In the past, every England team outing from a tournament included a comprehensive review of everything by default. This time, the whole country should expose its shame and wonder what exactly is happening to it.
And about the game, what happened? At this point it is worth opening the perspective a bit: England lost in the penalty shootout in the final of the European Championship. It was 45 minutes of good English play at Wembley Stadium, until they were pushed back when Italy showed that they also knew how to play this sport.
Beyond that, England were undefeated throughout the tournament, with two midfielders who had never played a UEFA Cup match. They passed over teams that had been four times world champions, that had been finalists in the World Cup, or that had already won the European Championship, such as Croatia, the Czech Republic (when it was part of Czechoslovakia), Germany and Denmark. Only undeserved English arrogance could make them seem unworthy of a nation that has never won the Euro.
Between those who believe Southgate was just lucky and those who say he did a poor job as a coach, it seems in the end that this is the impossible job. To reach that conclusion requires a degree of cognitive dissonance: since Southgate has been the coach, England have reached two semi-finals in two attempts. Before him, England had reached three semi-finals in 70 years. Before Southgate, the national team had lost to Iceland and played so poorly at Euro 2012 that it was difficult to watch games without migraines or feelings of nausea. The coach cannot be given all the credit for the improvement but he is a big part of the solution.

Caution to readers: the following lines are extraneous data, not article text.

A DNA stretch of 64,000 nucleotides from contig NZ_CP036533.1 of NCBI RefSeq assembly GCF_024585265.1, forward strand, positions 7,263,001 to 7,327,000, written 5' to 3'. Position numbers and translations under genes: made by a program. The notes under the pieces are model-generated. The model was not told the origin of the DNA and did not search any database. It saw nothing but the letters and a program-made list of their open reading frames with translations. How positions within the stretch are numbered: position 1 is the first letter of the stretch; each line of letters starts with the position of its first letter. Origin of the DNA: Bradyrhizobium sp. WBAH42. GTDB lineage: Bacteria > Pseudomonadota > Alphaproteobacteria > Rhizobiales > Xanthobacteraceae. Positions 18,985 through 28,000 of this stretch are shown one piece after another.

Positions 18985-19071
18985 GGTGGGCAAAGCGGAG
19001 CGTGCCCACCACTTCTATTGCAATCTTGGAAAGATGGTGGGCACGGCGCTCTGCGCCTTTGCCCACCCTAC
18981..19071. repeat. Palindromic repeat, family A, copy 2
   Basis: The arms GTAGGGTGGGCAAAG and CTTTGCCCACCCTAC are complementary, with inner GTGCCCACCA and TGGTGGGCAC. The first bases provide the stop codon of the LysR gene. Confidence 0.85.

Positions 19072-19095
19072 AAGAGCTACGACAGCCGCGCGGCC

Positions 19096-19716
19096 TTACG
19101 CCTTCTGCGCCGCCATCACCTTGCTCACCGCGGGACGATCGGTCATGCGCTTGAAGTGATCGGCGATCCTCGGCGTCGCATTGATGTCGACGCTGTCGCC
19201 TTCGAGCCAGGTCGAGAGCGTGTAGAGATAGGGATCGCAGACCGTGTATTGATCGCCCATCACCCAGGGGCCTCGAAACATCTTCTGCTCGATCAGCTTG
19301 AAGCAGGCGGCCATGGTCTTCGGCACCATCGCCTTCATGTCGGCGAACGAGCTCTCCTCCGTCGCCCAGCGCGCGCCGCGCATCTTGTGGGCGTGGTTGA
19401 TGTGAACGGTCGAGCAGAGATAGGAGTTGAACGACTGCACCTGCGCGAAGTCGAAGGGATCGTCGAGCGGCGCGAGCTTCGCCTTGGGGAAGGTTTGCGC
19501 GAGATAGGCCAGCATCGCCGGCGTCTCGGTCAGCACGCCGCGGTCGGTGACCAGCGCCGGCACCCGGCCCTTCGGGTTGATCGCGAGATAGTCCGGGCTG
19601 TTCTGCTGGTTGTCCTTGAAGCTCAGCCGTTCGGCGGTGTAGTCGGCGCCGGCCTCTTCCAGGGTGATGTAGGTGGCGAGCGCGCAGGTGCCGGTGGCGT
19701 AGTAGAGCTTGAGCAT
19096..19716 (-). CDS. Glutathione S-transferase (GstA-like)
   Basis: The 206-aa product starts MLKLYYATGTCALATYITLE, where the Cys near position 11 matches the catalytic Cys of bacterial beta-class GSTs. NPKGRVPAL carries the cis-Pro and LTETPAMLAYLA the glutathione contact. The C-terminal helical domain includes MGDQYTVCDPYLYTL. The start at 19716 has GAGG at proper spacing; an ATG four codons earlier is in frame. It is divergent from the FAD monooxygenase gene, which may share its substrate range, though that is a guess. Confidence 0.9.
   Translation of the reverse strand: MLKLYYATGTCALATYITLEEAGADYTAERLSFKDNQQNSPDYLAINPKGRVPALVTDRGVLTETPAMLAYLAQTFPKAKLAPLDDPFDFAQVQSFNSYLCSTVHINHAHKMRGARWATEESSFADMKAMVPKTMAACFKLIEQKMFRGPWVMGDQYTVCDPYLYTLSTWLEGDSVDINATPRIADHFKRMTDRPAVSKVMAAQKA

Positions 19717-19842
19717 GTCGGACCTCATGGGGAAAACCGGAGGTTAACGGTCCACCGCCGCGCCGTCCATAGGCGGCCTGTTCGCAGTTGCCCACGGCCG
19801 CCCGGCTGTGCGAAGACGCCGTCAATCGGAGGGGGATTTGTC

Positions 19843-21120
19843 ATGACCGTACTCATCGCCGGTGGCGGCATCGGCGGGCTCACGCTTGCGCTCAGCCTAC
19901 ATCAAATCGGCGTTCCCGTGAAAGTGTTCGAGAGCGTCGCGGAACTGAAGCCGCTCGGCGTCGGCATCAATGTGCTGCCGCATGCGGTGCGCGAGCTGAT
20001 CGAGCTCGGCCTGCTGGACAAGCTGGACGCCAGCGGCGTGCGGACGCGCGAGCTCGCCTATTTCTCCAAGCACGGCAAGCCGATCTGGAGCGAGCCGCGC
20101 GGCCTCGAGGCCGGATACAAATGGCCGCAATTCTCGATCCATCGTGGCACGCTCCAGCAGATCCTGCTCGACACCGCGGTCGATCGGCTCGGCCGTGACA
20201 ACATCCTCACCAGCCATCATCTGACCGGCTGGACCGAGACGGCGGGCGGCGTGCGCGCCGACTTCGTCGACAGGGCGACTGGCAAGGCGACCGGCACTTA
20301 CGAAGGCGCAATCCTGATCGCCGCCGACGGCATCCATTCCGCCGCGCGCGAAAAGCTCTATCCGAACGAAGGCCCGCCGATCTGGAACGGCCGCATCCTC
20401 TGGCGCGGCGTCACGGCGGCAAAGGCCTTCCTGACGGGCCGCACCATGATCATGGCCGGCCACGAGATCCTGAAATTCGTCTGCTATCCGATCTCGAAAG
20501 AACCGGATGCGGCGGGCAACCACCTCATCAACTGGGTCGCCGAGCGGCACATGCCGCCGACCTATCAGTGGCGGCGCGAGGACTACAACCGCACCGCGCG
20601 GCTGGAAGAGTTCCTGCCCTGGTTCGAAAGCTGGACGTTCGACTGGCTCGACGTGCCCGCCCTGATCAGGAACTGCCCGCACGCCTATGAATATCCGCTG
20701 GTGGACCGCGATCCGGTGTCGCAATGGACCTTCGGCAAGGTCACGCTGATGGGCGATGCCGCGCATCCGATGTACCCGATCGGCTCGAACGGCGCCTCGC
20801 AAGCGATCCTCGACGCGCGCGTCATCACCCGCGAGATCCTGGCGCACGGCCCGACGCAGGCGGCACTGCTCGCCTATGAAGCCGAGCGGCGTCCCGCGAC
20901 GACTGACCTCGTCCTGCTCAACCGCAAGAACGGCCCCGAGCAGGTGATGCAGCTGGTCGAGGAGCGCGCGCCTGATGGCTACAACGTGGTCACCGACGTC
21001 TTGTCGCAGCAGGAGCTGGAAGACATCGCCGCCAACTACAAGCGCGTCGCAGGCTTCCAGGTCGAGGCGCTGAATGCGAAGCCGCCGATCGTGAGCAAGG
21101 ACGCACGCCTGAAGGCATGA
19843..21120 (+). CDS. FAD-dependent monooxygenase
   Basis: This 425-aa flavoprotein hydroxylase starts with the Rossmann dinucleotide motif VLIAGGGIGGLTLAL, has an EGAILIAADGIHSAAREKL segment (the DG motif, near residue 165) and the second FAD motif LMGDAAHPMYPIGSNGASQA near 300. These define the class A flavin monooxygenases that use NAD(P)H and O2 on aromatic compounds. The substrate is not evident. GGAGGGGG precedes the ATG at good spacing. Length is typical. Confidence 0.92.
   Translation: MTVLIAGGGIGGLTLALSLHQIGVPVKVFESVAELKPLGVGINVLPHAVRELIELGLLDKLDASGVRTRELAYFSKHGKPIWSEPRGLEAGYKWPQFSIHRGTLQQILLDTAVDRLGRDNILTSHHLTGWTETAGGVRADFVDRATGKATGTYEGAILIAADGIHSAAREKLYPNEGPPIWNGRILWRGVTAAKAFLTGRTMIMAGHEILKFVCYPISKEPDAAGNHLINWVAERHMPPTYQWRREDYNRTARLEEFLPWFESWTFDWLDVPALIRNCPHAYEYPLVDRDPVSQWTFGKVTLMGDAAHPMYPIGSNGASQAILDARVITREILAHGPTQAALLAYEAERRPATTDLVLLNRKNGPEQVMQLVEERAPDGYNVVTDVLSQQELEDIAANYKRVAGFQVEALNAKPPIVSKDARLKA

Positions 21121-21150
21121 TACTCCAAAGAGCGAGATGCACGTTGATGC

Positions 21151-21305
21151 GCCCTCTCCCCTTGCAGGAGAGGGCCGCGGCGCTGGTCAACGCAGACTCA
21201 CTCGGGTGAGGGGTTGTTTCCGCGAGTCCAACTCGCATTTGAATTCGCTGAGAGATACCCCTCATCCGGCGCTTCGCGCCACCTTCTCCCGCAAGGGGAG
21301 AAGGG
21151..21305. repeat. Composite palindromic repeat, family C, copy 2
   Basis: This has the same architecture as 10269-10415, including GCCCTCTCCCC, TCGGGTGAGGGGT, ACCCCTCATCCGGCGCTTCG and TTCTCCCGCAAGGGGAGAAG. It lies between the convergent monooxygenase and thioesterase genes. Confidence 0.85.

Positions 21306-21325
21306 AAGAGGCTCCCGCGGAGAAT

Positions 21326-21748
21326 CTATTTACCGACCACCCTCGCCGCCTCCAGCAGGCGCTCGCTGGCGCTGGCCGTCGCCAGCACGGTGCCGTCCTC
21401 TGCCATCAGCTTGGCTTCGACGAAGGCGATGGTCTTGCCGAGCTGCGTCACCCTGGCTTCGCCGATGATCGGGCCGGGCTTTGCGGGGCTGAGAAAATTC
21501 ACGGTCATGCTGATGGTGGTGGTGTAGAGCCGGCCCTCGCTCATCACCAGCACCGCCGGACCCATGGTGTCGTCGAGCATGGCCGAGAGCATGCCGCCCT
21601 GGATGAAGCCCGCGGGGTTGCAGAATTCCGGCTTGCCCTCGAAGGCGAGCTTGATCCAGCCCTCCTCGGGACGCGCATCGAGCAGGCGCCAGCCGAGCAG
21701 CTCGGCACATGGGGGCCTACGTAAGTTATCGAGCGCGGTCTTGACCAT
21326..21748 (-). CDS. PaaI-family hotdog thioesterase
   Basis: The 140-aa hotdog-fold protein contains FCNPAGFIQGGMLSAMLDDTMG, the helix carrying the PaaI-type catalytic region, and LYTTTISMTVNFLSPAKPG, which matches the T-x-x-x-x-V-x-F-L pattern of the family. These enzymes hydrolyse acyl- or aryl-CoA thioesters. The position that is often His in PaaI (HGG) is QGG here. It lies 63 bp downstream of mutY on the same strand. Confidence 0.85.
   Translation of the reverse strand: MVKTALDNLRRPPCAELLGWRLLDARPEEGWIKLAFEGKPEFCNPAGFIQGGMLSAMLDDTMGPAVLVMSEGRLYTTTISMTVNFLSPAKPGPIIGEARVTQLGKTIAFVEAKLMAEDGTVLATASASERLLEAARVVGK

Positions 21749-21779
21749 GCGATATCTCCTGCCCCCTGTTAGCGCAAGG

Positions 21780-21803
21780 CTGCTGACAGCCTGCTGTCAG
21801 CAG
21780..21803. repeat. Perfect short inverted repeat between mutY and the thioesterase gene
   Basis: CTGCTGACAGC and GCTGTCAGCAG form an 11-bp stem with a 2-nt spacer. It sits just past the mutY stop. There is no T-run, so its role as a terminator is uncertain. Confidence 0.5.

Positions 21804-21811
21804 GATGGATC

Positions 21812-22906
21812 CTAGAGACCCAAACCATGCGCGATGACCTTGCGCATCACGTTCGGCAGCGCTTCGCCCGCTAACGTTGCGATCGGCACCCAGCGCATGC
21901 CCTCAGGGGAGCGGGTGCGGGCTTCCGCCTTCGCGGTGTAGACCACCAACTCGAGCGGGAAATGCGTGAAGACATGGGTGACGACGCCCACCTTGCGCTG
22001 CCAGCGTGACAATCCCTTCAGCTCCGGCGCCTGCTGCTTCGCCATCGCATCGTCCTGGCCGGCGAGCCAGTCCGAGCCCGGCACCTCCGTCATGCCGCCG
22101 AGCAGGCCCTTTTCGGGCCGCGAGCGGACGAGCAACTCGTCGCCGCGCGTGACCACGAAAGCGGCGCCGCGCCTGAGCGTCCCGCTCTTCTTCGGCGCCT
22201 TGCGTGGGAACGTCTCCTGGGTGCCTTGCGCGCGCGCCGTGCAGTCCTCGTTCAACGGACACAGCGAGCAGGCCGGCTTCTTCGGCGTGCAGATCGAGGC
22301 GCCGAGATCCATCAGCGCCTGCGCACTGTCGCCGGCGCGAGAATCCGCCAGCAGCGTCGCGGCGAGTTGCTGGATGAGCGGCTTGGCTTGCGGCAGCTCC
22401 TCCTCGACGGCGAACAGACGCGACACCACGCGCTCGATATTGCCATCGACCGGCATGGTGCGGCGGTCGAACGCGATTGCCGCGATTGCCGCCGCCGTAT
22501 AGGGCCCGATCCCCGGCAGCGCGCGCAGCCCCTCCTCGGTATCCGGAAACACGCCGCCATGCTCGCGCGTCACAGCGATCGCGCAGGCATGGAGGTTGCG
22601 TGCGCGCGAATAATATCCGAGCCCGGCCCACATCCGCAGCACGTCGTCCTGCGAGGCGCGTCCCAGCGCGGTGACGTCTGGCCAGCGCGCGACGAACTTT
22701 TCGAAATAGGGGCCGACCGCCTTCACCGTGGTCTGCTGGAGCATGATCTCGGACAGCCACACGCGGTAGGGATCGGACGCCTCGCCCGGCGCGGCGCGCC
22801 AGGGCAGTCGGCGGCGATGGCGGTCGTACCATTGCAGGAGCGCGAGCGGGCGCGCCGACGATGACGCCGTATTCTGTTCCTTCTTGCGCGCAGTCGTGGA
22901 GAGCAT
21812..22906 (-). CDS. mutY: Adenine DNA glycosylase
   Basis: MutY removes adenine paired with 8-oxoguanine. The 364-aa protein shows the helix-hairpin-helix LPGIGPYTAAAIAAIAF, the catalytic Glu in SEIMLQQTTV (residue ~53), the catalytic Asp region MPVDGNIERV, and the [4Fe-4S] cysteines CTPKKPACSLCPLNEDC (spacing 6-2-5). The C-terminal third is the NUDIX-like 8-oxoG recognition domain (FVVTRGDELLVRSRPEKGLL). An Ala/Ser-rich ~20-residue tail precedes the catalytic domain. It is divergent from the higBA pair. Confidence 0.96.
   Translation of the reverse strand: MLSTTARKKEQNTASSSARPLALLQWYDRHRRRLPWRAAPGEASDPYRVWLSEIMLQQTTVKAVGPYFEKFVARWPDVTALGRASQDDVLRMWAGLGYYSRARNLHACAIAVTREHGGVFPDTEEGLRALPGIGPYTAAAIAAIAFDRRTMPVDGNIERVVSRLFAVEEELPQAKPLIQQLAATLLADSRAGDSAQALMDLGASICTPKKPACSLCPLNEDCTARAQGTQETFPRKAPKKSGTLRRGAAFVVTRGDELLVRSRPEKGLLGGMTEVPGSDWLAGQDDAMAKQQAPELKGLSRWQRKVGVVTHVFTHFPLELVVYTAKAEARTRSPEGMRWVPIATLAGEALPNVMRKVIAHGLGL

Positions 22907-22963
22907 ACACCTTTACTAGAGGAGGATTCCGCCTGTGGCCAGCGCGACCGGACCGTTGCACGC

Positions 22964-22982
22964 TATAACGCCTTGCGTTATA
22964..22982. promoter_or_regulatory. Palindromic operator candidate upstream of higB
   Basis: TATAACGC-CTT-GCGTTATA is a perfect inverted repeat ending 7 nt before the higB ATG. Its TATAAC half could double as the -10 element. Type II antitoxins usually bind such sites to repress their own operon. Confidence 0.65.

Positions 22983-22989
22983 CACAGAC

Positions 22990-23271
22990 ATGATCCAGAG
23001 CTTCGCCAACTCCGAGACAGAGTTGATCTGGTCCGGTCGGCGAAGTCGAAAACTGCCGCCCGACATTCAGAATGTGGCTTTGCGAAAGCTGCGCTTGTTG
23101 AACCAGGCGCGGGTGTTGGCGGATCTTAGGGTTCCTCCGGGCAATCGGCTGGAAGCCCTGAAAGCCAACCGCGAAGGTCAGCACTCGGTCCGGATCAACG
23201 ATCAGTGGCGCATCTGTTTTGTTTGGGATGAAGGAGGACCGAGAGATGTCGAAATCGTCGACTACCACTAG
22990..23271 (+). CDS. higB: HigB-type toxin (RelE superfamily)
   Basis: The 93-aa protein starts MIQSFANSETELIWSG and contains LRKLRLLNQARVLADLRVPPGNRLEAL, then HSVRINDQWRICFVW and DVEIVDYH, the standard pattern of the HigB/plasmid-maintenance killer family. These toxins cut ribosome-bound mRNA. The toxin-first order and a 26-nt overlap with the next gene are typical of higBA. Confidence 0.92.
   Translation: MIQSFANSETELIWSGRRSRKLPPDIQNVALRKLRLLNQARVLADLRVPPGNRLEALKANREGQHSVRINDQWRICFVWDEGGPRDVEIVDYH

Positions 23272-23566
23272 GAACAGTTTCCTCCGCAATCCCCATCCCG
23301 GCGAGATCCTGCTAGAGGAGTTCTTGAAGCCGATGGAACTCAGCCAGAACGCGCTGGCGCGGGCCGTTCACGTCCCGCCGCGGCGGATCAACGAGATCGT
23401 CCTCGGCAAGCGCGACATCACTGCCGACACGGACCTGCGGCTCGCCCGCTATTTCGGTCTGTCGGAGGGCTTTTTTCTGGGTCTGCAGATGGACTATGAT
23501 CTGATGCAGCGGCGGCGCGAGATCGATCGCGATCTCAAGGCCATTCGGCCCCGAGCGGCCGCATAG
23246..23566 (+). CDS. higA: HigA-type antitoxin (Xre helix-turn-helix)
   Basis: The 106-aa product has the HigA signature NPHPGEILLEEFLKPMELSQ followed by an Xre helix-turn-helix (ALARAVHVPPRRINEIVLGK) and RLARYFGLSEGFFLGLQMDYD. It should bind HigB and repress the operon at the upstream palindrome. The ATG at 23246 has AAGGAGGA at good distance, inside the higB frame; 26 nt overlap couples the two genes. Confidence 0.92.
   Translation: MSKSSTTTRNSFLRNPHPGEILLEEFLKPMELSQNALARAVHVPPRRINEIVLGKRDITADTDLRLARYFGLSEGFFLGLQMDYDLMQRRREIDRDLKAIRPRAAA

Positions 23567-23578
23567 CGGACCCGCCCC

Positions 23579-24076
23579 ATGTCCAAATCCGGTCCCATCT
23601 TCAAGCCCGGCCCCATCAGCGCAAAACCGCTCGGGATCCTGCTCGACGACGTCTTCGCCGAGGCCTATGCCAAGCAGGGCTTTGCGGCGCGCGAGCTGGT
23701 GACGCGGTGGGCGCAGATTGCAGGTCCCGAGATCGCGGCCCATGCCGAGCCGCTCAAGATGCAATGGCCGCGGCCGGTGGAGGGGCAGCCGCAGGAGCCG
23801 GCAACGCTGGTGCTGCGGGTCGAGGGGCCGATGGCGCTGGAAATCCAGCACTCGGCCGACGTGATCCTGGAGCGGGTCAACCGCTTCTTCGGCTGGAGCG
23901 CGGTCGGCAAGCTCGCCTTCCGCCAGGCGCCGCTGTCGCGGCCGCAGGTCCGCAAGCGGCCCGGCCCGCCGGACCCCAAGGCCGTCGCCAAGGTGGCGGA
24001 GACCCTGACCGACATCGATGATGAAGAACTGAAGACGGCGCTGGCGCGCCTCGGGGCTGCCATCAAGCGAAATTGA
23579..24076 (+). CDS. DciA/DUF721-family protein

This is not to say that Southgate perfectly controlled every aspect of the game on Sunday. In the fine details and management of the game he has yet to demonstrate the instincts and talents of the most successful club coaches. By the way, right now not a single one of those is lining up to coach England.
They will accuse Southgate of having left the final adrift, of failing to inject some extra dose of energy by putting players Jack Grealish or Jadon Sancho when Italy began to dominate. In another version of events, what happened was that Southgate heard the echoes of Croatia 2018, when England fell back and was overwhelmed, and that is why he decided to attack.
It is not a failure
That was probably what had to happen, now that we tell ourselves that England are going to continue with the losses. But there are two reasons why this should not be construed as an unequivocal sign of failure. In the first place, this is not how the prudent selection of Southgate has worked. Here was a method that got them to that point. Live by the shield, die by the shield.